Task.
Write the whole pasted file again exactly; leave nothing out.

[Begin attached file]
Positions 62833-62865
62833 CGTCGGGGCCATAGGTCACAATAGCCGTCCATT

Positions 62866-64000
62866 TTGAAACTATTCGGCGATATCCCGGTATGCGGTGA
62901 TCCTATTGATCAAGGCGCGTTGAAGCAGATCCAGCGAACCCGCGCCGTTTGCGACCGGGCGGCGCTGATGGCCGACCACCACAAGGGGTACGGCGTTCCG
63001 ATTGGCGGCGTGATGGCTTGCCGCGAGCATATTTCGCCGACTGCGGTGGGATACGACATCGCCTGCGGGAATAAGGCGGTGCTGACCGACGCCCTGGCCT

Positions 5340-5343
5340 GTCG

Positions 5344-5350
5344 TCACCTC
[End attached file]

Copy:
Positions 62833-62865
62833 CGTCGGGGCCATAGGTCACAATAGCCGTCCATT

Positions 62866-64000
62866 TTGAAACTATTCGGCGATATCCCGGTATGCGGTGA
62901 TCCTATTGATCAAGGCGCGTTGAAGCAGATCCAGCGAACCCGCGCCGTTTGCGACCGGGCGGCGCTGATGGCCGACCACCACAAGGGGTACGGCGTTCCG
63001 ATTGGCGGCGTGATGGCTTGCCGCGAGCATATTTCGCCGACTGCGGTGGGATACGACATCGCCTGCGGGAATAAGGCGGTGCTGACCGACGCCCTGGCCT

Positions 5340-5343
5340 GTCG

Positions 5344-5350
5344 TCACCTC